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dc.contributor.authorGreen, David G.
dc.contributor.authorKlomp, Nicholas
dc.contributor.authorRimmington, Glyn M.
dc.contributor.authorSadedin, Suzanne
dc.identifier.citationGreen, D.G., Klomp, N., Rimmington, G.M., and Sadedin, S. 2006, Populations in landscapes in Complexity in Landscape Ecology, Landscape Series vol. 4: Dordrecht, Great Britain, Springer, 208 p. doi: 10.1007/1-4020-4287-6_6.
dc.identifier.isbnISBN: 978-1-4020-4285-1
dc.identifier.otherdoi: 10.1007/1-4020-4287-6_6
dc.descriptionClick on the DOI link below to access the article (may not be free).
dc.description.abstractHalfway between Sweden and Finland, and separating the Baltic Sea from the Gulf of Bothnia, lies a vast group of islands known as the Åland archipelago. Consisting of more than 6,500 islands, Åland is home to a species of butterfly known as Granville Fritillary (Melitaea cinxia), which inhabits the small patches of dry meadows that are found on many of the islands1. For the most part, the butterflies on each island form a distinct population. About 60-80% of the butterflies spend their entire lives on the island where they are born. So the butterflies living on each island are almost isolated from the rest of the species.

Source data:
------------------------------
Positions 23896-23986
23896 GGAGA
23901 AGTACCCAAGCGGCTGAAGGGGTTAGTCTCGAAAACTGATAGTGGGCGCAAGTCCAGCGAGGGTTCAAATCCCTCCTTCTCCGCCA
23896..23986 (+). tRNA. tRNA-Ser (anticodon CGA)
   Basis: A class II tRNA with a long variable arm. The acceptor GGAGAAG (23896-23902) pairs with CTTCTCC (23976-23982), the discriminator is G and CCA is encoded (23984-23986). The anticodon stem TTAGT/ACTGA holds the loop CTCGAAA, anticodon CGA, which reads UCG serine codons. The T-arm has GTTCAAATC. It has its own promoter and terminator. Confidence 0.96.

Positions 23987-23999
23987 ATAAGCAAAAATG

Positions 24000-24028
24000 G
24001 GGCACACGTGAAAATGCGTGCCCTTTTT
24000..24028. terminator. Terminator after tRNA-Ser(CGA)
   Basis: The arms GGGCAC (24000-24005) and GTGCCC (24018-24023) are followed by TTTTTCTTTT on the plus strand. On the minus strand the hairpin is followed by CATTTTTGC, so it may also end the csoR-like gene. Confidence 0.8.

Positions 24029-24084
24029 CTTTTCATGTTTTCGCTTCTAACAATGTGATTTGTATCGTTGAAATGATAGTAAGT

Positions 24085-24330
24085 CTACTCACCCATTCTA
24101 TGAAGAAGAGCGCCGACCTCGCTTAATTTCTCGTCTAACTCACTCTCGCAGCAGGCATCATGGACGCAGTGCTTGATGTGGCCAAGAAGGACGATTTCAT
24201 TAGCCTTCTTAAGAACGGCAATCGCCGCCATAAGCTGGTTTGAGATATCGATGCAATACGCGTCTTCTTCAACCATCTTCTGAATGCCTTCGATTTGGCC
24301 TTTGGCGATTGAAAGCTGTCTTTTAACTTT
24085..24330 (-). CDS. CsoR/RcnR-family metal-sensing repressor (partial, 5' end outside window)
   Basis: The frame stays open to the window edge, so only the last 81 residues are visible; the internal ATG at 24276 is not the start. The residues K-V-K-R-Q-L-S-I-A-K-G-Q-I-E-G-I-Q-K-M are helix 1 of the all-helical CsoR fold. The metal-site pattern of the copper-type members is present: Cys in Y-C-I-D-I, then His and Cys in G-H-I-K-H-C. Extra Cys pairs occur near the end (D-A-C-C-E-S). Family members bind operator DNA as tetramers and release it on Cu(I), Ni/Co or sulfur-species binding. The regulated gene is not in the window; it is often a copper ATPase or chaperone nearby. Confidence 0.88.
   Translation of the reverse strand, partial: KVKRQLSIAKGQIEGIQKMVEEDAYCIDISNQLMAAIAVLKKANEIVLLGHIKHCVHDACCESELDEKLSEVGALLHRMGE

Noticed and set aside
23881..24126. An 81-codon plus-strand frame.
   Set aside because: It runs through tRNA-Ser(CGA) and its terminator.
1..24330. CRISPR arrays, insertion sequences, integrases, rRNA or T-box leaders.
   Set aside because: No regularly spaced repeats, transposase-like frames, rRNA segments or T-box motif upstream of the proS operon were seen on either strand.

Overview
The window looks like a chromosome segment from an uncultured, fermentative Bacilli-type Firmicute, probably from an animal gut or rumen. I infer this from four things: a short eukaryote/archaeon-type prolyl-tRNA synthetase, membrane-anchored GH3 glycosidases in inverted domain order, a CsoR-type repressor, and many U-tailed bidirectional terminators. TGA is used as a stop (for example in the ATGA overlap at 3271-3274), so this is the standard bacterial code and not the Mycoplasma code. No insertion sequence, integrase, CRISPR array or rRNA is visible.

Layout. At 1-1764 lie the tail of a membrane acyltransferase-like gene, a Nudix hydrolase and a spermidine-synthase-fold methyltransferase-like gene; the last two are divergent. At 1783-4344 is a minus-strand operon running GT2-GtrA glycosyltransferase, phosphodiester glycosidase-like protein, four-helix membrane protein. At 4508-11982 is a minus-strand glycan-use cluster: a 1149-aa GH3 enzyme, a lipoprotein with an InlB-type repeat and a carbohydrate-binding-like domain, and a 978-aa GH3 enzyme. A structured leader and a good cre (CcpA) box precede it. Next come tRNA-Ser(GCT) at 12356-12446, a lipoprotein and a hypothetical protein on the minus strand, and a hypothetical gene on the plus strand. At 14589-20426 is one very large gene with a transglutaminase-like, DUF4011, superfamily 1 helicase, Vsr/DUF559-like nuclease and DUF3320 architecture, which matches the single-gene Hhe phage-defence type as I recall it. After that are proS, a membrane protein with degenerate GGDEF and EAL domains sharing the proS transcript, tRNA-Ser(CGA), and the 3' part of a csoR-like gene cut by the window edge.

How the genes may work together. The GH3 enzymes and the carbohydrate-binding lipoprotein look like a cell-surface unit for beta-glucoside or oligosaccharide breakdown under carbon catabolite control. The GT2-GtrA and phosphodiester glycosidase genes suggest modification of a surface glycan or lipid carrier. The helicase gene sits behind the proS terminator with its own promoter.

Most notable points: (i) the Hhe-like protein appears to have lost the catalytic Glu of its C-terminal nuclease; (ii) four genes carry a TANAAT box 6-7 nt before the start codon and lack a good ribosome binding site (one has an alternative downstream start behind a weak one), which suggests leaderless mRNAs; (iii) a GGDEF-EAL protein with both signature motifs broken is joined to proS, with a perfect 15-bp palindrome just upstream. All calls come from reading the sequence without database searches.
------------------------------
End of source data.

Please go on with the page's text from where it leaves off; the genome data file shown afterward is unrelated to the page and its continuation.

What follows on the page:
dc.publisherSpringer Netherlands
dc.relation.ispartofComplexity in Landscape Ecology
dc.relation.ispartofseriesLandscape Series
dc.titlePopulations in landscapes
dc.typeBook chapter
dc.rights.holderSpringer Science+Business Media B.V.

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